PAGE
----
Alcohol consumption has been linked to decreased risk of type 2 diabetes. Plus, for people with type 2 diabetes, alcohol can help to improve glycemic control.
This effect comes from the alcohol itself, rather than any compounds specific to whiskey. Still, why not use whiskey as your spirit of choice? It’s certainly delicious enough.
Besides, whiskey is a low carb drink, making it even more suitable for diabetics. So, even if it doesn’t make your blood sugar levels better, it shouldn’t make them worse either.
Can Help To Reduce Stress
If you’re coming home from a hard day of work or are dealing with a crisis at home, what’s better than a glass of whiskey to help knock the edge off?
There are immediate emotional benefits to doing so, but that’s not all. We know that chronic stress is linked to many health problems. So, finding good ways to decrease your stress could easily protect you from health problems further down the line.
There’s a catch here though.
Alcohol works well to take the edge off every so often, but you shouldn’t be using it as your go-to stress reduction tool. In fact, reducing stress without alcohol should still be your primary approach. Otherwise, you risk becoming dependent on alcohol to feel okay – and that’s never a good path to go down.
Alcohol can also help to reduce anxiety, an effect that extends to whiskey. This is one reason why having a drink or two makes you feel much more at ease in a room full of strangers.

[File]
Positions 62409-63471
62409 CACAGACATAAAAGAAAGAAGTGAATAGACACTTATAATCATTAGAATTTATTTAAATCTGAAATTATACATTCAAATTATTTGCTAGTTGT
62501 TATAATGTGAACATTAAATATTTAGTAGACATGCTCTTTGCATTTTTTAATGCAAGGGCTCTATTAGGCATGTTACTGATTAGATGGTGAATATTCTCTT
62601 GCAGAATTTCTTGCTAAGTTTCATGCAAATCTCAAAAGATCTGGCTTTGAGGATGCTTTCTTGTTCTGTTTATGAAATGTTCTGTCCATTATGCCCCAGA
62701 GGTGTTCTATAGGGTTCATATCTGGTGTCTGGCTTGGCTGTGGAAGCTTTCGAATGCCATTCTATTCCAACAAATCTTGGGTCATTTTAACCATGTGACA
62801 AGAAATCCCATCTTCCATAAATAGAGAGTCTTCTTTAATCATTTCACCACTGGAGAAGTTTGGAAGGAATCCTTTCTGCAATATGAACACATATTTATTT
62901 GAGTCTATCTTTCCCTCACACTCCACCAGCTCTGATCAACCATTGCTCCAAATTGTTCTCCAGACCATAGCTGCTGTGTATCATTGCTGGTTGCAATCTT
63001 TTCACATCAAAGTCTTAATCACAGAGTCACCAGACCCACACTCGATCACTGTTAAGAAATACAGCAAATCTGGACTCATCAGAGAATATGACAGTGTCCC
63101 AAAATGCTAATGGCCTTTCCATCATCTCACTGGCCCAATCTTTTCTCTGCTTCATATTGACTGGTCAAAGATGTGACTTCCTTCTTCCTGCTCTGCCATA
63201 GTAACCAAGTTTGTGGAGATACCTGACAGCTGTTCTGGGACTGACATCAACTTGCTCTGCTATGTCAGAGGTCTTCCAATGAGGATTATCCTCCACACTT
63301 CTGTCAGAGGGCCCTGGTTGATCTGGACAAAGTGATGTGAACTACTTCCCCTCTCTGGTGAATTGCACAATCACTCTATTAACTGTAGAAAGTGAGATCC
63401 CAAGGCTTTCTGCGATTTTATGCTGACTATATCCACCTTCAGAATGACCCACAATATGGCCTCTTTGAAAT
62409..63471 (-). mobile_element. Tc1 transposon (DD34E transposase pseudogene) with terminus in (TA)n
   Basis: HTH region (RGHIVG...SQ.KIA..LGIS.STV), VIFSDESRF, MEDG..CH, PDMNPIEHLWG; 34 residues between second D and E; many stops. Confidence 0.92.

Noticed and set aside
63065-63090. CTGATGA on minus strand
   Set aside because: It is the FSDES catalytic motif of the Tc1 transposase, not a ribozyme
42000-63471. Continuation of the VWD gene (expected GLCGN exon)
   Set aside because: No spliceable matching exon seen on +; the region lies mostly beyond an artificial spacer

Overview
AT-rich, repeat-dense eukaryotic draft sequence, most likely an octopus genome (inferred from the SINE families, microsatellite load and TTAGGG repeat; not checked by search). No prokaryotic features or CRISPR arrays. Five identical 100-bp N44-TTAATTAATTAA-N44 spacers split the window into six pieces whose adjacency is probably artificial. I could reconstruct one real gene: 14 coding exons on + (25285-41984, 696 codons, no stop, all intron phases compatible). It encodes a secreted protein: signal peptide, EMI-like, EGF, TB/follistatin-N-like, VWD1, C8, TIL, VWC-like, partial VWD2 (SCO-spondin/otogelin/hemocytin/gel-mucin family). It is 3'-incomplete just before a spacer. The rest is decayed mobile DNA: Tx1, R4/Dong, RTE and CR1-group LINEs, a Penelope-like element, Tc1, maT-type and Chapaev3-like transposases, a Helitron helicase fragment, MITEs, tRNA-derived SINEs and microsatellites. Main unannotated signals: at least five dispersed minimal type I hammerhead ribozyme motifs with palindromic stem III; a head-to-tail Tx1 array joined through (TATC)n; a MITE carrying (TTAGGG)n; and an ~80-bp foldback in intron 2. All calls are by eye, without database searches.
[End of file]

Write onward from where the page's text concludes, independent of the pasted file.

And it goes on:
Once again though, you shouldn’t use alcohol every time you feel anxious. Doing so decreases your ability to manage anxiety in a healthy manner, while also making you more dependent on alcohol.
The Risks Of Whiskey
The problems of too much alcohol are no secret. Drinking has ruined countless lives, partly because alcohol is addictive and consumption can easily spiral out of control.
Studies have also consistently linked excessive drinking to a whole host of serious health issues, including stroke, high blood pressure, cancer, pancreatitis, liver disease, and more. That’s just the physical issues.
There are plenty of mental impacts of drinking too, not to mention the way that alcohol can harm your social life and relationships.
To put it bluntly, there are endless risks with excessive drinking and no health benefits whatsoever.
All of the benefits we talked about before come from low to moderate alcohol consumption. That’s often defined as one to two standard drinks per day (although, the ideal amount can vary from person to person).
Still, even low to moderate consumption comes with some risks, including a slight risk of some types of cancer.
There’s the addictive aspect to consider as well. Even if you never become addicted to alcohol, it’s easy to start drinking a little more each time, as your tolerance increases. Doing so can easily tip you from having a healthy amount of whiskey to an unhealthy amount. If this happens slowly enough, you might not even notice the shift.
How You Can Use Whiskey Well